Monday, 3 August 2009
Friday, 31 July 2009
Thursday, 30 July 2009
The lovely Fleur de Guerre wrote a post about that most classical of creams - cold cream. This was such a staple ware in the the lives of the 1940s woman. She would use it to clean her face with or use it as a face mask in the evening. Read Fleurs post here.
For those of you vintage lovers that want to try making your own I found the below recipe. I made one little addition, some rose oil for fragrance. If any one of you ladies give it a go, please let me know how it went.
Also, if you like making your own skincare products, you might want to try the recipe for Floral Water that I posted on my other blog.
HOMEMADE COLD CREAM
1/4 teaspoon borax
1/4 cup distilled water
1/2 cup oil that is liquid at room temperature (Almond is nice)
1/2 ounce (by weight) grated beeswax ( about 2 tbs )
If possible work with glass containers as it can get a little messy.
1. Dissolve the borax in the water. Set aside.
2. Mix together the oil and beeswax.
3. Heat the oil/beeswax mix in a microwave until the beeswax is melted in and the mixture is clear. Or you can put the beeswax in a container that you then put in a pot of water. When the water starts boiling the wax will slowly melt.
4. Heat the borax/water mix in a microwave or on the stove for a minute - almost to boiling.
5. Slowly pour the borax/water mixture into the oil/beeswax mixture, using a stick blender to mix as you pour.
6. Beat very well with the stick blender until the mix is glossy white and slightly thick. If you wish you can put a few drops of essential rose oil into a little almond oil and mix in for fragrance.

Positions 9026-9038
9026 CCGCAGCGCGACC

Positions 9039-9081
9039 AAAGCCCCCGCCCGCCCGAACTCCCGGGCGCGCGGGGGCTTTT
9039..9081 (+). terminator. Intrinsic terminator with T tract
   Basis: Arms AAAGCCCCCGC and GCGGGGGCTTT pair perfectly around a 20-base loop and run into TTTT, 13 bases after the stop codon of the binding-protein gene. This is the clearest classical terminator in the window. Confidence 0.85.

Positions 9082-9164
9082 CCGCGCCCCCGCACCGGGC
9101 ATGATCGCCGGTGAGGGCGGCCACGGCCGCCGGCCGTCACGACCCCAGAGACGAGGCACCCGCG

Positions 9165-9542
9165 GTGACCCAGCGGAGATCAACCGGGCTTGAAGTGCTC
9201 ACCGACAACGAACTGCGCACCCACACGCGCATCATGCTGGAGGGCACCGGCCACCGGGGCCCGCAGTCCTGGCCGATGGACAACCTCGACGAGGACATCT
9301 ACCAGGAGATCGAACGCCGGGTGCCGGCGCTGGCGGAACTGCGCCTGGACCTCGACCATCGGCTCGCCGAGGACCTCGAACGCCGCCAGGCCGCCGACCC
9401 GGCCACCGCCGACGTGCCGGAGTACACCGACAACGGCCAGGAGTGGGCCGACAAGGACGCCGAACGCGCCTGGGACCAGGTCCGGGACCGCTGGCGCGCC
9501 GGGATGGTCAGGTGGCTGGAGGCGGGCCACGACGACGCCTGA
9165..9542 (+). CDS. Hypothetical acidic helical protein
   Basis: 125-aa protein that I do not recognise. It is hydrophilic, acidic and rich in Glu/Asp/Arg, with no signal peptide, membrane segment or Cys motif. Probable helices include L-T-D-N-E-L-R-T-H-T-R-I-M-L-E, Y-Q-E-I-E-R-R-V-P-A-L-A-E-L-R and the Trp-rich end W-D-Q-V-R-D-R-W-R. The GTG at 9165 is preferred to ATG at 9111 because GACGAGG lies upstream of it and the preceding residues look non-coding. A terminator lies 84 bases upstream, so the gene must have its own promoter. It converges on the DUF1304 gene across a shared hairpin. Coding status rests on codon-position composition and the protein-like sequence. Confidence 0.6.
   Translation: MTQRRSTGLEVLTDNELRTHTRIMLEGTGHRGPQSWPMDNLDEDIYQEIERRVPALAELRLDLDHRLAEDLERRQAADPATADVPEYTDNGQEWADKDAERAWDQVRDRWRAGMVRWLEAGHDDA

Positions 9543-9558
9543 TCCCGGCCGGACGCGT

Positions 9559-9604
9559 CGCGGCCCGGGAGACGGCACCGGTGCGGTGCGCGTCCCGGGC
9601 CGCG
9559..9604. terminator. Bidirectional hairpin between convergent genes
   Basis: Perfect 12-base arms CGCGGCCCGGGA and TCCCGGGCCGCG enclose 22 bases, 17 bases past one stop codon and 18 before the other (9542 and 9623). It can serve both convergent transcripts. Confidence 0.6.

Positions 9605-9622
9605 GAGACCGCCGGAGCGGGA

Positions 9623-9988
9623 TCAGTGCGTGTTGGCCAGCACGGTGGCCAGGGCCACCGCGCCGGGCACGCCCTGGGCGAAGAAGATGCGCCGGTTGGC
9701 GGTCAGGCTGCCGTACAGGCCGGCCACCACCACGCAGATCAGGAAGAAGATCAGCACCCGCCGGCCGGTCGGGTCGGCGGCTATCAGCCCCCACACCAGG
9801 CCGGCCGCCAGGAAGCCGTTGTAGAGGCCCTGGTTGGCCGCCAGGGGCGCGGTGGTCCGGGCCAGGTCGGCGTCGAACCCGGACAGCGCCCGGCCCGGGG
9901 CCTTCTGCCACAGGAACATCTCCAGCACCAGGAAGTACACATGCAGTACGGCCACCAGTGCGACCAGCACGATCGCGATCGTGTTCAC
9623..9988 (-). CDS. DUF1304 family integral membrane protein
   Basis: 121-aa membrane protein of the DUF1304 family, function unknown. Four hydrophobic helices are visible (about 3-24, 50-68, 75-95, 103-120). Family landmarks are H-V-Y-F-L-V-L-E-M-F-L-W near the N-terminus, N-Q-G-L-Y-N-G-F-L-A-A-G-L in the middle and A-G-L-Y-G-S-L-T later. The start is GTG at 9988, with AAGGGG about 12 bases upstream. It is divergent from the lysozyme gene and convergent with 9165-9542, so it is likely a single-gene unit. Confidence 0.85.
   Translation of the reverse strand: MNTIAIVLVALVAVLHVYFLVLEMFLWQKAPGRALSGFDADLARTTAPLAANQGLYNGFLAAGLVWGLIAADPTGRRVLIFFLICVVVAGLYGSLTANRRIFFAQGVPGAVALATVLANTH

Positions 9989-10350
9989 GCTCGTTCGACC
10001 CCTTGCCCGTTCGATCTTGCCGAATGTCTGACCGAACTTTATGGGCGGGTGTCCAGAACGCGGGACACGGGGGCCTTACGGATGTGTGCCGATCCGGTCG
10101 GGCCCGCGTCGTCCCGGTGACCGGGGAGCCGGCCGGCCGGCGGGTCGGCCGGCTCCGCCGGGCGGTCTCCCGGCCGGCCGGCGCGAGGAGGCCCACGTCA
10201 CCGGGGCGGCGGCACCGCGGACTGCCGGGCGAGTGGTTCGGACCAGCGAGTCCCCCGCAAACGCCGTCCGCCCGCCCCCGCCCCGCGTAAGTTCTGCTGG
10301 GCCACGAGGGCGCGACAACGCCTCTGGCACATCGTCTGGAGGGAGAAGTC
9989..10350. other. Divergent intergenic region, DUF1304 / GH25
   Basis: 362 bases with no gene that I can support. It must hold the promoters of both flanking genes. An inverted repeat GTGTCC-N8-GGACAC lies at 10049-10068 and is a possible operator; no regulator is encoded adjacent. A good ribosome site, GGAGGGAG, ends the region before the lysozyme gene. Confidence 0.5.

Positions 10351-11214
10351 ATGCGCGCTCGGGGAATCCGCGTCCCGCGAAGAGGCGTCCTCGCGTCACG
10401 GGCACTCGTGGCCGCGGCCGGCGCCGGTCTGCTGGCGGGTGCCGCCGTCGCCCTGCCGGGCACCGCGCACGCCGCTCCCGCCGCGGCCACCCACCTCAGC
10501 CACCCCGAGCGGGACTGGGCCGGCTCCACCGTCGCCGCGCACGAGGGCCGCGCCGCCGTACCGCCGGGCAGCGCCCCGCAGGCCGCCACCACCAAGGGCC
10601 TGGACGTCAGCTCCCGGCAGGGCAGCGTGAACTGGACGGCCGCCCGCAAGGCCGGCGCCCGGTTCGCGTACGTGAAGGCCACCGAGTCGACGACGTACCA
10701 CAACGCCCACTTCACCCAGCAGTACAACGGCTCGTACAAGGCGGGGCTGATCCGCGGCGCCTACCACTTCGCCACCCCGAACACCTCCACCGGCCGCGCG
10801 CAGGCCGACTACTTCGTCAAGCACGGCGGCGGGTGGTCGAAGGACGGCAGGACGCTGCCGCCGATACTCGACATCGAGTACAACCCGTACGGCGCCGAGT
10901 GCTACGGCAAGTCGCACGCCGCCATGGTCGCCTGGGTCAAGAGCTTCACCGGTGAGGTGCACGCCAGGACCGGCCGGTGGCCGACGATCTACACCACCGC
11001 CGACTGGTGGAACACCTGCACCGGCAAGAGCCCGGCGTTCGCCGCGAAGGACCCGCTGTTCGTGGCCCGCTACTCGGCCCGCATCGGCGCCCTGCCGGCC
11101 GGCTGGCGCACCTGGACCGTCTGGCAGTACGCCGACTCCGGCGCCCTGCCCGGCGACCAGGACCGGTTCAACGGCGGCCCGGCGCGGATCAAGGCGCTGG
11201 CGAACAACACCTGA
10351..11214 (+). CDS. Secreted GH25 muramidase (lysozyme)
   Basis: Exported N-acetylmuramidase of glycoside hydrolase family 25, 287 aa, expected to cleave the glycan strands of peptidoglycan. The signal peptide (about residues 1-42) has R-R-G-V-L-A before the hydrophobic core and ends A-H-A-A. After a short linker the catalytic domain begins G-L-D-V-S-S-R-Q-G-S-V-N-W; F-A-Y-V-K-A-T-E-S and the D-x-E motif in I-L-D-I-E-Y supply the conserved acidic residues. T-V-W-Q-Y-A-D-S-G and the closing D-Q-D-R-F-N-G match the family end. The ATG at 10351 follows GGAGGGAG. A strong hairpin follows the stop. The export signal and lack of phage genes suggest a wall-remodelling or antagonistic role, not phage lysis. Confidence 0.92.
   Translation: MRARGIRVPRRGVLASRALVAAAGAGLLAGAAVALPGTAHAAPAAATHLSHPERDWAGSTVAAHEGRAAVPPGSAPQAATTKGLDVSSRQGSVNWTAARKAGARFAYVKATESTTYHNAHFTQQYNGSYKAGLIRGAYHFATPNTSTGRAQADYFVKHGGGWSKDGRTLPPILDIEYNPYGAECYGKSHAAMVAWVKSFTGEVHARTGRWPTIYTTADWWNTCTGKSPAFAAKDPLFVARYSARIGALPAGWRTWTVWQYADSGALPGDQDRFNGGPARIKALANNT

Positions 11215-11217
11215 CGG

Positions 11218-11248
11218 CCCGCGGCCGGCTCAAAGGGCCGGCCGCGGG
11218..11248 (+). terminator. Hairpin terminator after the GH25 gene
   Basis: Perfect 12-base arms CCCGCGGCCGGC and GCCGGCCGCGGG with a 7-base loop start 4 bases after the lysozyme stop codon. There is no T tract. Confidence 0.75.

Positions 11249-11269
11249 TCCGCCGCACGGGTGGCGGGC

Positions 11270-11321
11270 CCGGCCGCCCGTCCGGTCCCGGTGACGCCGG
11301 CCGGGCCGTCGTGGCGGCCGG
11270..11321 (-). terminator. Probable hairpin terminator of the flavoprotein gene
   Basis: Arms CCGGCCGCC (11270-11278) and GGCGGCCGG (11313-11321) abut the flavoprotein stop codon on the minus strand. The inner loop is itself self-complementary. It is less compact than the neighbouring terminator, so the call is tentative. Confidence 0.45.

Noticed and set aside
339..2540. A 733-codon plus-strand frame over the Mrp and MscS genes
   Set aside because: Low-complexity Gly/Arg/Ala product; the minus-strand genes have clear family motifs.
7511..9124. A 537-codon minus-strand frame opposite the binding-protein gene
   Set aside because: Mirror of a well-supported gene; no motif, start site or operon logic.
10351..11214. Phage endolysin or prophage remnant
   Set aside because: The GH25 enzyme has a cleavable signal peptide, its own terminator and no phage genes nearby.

7. Pour the (hot) cold cream into a jar with a lid and let it cool to room temperature.
NOTE: If you don't have a stick blender you can beat the cold cream with a whisk or in a regular blender, but the cleanup will be much more difficult.... By using glass containers and a stick blender you will be able to simply wipe most of the excess off with paper towels, then wash in hot soapy water. Cleaning plastic measuring cups, and a whisk or (worse yet) a blender of this wax-containing product is difficult and a pain in the neck....
Wednesday, 29 July 2009
Another great beauty recipe ! I have several compacts that it would be nice to be able to use.
Tuesday, 28 July 2009
Monday, 27 July 2009
A housecoat or a duster, was worn when women in the 1940s were cleaning their house in order to protect what they were wearing for the day. Housecoats, long buttoned robes of light fabric ( but could also be made of warmer material ) became popular since they covered more than aprons or pinafores. A housecoat was an informal evening wear, usually roomy with buttons or a zip in front. Lengths were knee length or longer. Another way to use it was as robe over ones underwear, for instance when you needed to do hair or put on makeup.
Saturday, 25 July 2009
I´ve wanted a corset for a long time, but feel I need to loose some weight first... On the other hand that IS the whole idea with a corset, I mean to hold in what you already have ;) My favourite shop is "What Katie did" - I LOVE everything I see there ! This pink corset is another little daydream of mine !
Here´s how you put on a corset correctly.